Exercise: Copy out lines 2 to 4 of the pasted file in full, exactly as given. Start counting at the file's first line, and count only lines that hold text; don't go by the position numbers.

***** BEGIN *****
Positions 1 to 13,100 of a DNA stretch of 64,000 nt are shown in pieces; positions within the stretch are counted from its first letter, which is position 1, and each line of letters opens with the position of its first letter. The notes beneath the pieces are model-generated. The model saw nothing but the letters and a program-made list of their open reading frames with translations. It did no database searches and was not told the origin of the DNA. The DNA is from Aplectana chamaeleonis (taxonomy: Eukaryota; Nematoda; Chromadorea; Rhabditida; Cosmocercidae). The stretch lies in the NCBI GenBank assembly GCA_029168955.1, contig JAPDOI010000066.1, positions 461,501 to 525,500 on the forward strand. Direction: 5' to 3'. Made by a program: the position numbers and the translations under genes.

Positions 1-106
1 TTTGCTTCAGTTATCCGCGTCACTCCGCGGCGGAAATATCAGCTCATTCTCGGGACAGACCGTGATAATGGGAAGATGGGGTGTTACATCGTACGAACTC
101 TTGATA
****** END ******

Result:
Positions 1-106
1 TTTGCTTCAGTTATCCGCGTCACTCCGCGGCGGAAATATCAGCTCATTCTCGGGACAGACCGTGATAATGGGAAGATGGGGTGTTACATCGTACGAACTC
101 TTGATA